June 1, 2005 Managing Editor Regular News Court retools professionalism program course requirements Mark D. Killian Managing Editor To establish a basic level of professionalism, the Supreme Court has amended Bar rules to require new Bar members — even those in government service — to take the Young Lawyers Division’s Practicing With Professionalism program.Originally set up in 1988 as a mandatory basic skills course — Bridge-the-Gap — to ensure newly admitted lawyers had an opportunity to begin their careers with some practical understanding of the practice of law, it has evolved over the years to focus on professionalism and ethics issues. The court acted May 12 in response to a Bar petition to amend the rules to reflect that reality. Case no. SC04-914.The court amended the rules to codify that the PWP will be one day in length (the old Bridge-the-Gap was a two-day program) and allow new lawyers to complete the course up to 12 months before admission to the Bar (formerly eight) or 12 months after being admitted. The court also changed the rules to increase the required number of elective, basic substantive CLE programs offered by the YLD from two to three that new members’ must take durring their initial three-year CLE reporting cycle.“I think this is a big victory for all Florida lawyers because the court finally in an opinion identified professionalism as a compelling interest,” said YLD President Michael Faehner, adding the division will work with representatives from government lawyers groups to fine-tune the specifics of the professionalism program.The division also will begin discussions about putting on more basic-level substantive courses to meet the anticipated greater demand, Faehner said.In its petition, the Bar said much of the prior criticism directed toward the PWP was that it contained too much substantive material that was inapplicable to many lawyers’ practices, particularly those of government lawyers. The Bar contended that by reducing the PWP to one day and eliminating the substantive materials, the professionalism and ethics portions could be refocused to apply to all new lawyers, regardless of their practice.“Because the amount of time that new Bar members spend in a course dedicated to ethics and professionalism has been reduced, we conclude that it is logical to compensate for the time taken out of the PWP by requiring attendance at an additional basic YLD course, where the attorney can select the most relevant subject matter,” the court said.The court also amended the rules to no longer to exempt full-time government employees from attending the PWP, but did adopt a “grandfather clause” that leaves the deferral in place for certain government employees and exempts others from the PWP altogether. The rules now provide that full-time government employees who were deferred from the PWP requirement at the time of the amendment to the rule continue to be eligible for the deferment as long as they continuously remain in government practice. Those employees who were deferred from the PWP requirement at the time of the amendment to the rule and had already or thereafter served for six years in governmental practice are also granted the exemption.As amended, the rule continues to allow full-time government employees to defer the requirement that they attend three basic YLD courses. However, the rules were further changed to completely exempt from the three basic YLD courses those members who have been continuously engaged in the practice of law for a Florida or federal governmental entity as a full-time employee for a period of at least six years.“In eliminating the deferral of government employees from the PWP requirement, we find that the Bar has a compelling interest in informing its new members of vital information and explanations necessary for the practice of law in Florida,” the court said. “Further, we conclude that in order for government lawyers to receive the best professionalism training possible, they must hear the views of private sector lawyers.”The court said the purpose of the revisions is to foster a community of professionalism that transcends practice area. Court retools professionalism program course requirements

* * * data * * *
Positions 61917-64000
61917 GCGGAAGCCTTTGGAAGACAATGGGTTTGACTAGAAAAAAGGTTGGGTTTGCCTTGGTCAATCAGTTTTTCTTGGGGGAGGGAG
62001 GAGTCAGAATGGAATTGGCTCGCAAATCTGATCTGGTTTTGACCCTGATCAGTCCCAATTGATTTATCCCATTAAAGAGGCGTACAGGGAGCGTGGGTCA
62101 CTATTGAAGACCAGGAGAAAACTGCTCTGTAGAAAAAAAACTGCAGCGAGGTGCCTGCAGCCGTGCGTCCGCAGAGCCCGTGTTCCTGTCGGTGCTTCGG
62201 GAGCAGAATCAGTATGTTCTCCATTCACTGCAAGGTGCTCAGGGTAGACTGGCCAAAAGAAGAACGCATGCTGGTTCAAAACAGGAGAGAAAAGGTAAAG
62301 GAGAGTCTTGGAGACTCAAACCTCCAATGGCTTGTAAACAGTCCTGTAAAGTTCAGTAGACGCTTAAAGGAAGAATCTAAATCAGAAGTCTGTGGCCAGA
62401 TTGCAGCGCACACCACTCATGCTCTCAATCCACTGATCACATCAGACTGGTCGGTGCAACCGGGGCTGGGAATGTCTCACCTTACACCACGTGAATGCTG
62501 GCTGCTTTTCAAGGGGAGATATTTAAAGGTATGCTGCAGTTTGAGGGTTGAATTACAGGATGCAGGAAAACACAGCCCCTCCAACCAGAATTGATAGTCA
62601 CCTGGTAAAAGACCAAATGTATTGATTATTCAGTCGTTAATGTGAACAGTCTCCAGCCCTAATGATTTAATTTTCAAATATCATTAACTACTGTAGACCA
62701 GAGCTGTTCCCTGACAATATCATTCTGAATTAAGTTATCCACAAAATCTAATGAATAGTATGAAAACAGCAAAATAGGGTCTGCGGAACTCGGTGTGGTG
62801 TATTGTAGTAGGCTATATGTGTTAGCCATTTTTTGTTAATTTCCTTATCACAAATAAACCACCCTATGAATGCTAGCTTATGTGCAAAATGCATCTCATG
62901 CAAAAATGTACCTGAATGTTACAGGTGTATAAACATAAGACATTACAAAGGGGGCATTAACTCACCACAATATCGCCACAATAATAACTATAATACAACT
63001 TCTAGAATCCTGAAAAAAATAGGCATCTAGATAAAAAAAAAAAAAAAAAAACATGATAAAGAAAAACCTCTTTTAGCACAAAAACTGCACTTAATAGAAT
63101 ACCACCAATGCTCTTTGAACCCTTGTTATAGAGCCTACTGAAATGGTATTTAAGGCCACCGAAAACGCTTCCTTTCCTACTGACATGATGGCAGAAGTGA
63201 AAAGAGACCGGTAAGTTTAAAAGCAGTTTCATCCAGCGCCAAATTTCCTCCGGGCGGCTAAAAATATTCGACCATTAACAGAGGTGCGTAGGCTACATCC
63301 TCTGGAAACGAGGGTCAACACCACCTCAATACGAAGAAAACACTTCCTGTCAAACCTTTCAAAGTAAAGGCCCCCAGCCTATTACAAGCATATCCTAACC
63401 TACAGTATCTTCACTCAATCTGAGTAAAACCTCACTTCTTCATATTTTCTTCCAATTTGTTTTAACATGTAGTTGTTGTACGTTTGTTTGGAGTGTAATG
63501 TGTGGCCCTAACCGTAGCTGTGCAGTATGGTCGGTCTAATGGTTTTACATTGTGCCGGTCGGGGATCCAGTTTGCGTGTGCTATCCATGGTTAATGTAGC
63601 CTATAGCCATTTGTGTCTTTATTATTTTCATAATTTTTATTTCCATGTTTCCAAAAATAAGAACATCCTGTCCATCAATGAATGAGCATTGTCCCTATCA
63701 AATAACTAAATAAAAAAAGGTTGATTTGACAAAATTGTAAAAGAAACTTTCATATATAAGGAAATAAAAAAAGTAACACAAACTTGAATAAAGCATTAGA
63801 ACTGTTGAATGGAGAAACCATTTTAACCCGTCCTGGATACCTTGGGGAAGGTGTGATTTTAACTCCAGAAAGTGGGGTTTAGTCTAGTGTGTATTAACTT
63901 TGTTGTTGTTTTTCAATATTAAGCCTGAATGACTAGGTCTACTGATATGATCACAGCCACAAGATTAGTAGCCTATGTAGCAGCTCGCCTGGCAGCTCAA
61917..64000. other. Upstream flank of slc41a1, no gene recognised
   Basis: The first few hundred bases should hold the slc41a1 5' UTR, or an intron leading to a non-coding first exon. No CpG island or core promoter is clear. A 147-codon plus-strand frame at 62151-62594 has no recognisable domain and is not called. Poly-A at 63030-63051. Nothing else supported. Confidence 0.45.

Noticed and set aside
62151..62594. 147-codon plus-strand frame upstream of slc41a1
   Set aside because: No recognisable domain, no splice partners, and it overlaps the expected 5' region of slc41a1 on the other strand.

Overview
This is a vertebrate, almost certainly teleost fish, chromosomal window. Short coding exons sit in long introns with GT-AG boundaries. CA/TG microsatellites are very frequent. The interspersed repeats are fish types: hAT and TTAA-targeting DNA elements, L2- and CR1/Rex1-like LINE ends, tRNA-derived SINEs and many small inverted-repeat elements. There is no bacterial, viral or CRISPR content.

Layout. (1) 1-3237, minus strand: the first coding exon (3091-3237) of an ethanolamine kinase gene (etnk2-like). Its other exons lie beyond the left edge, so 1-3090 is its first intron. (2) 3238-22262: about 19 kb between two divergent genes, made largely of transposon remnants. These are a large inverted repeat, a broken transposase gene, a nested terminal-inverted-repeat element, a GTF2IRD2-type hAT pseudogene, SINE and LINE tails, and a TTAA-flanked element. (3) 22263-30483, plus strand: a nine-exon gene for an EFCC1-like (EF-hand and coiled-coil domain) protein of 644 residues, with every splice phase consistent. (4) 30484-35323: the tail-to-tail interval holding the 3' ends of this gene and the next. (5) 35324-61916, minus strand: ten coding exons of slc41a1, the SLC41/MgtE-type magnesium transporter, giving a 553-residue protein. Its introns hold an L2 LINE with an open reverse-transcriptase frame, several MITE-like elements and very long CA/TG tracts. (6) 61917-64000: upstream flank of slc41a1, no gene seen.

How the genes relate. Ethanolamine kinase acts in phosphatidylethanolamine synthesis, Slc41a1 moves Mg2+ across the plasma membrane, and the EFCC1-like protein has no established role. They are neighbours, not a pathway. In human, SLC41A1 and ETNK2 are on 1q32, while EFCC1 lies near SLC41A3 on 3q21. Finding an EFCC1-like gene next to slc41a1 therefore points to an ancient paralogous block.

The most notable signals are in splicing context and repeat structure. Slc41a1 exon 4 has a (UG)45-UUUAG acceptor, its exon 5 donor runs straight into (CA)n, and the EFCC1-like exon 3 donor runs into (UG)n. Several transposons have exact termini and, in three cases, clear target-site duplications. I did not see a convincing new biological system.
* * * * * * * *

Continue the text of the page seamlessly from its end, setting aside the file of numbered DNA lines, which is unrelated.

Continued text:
Americans, they have so much debt. They have so few affordable housing options. They have such spotty retirement-savings programs.So much, so few, but is it any worse than anywhere else? Other rich nations keep good records of similar statistics, enabling researchers to answer an important question: Which financial habits are American anomalies, and which are present in nearly every other developed country? Or, to put the question in a less exceptionalist way: What is it about certain countries’ economies that encourage some tendencies while stifling others?As economists have studied the habits of households around the world, they’ve found two personal-finance patterns that are virtually universal in the developed world. The first is that across countries, higher income, wealth, and education are associated with investing in the stock market. And the second is that people make the wisest financial decisions after they emerge from early adulthood and before they grow old. continue reading » 23SHARESShareShareSharePrintMailGooglePinterestDiggRedditStumbleuponDeliciousBufferTumblr
Loading… FacebookTwitterWhatsAppEmail分享 Confederation of Africa Football, CAF, has confirmed that no player scored more goals in the history of Africa Cup of Nations than Samuel Eto’o. The Cameroonian legend netted a record of 18 goals in six editions he played for The Indomitable Lions in. read also:Step up your game, Eto’o urges Chukwueze Eto’o was among the Cameroon team that won back to back AFCON titles in 2000 and 2002. He also took part in four more editions (2004, 2006, 2008 and 2010), scoring at least a goal in each of them, which is also a record (scoring in six different AFCON editions) that he shares with Zambia’s Kalusha Bwalya and Ghana’s Asamoah Gyan. Eto’o who played for the likes of giants Real Madrid and Barcelona (Spain), Inter Milan (Italy) and Chelsea (England) among others, donned Cameroon short in 118 caps, scoring 56 goals in the process; a national record. Eighteen of these goals came in the African flagship competition as Eto’o set himself as the all-time record goal scorer, overtaking Cote d’Ivoire’s Laurent Pokou (14 goals).Advertisement Promoted ContentTop Tastiest Foods From All Over The World7 Of The Best Top Models From IndiaTop 10 Iconic Personalities On TV NowCouples Who Celebrated Their Union In A Unique, Unforgettable WayWhich Country Is The Most Romantic In The World?7 Facts About Black Holes That Will Blow Your Mind8 Superfoods For Growing Hair Back And Stimulating Its GrowthThe Very Last Bitcoin Will Be Mined Around 2140. Read MoreCan Playing Too Many Video Games Hurt Your Body?Who Earns More Than Ronaldo?9 Iconic Roles That Got Rejected By World Famous ActorsCan You Recognize These Cute Celeb Baby Faces?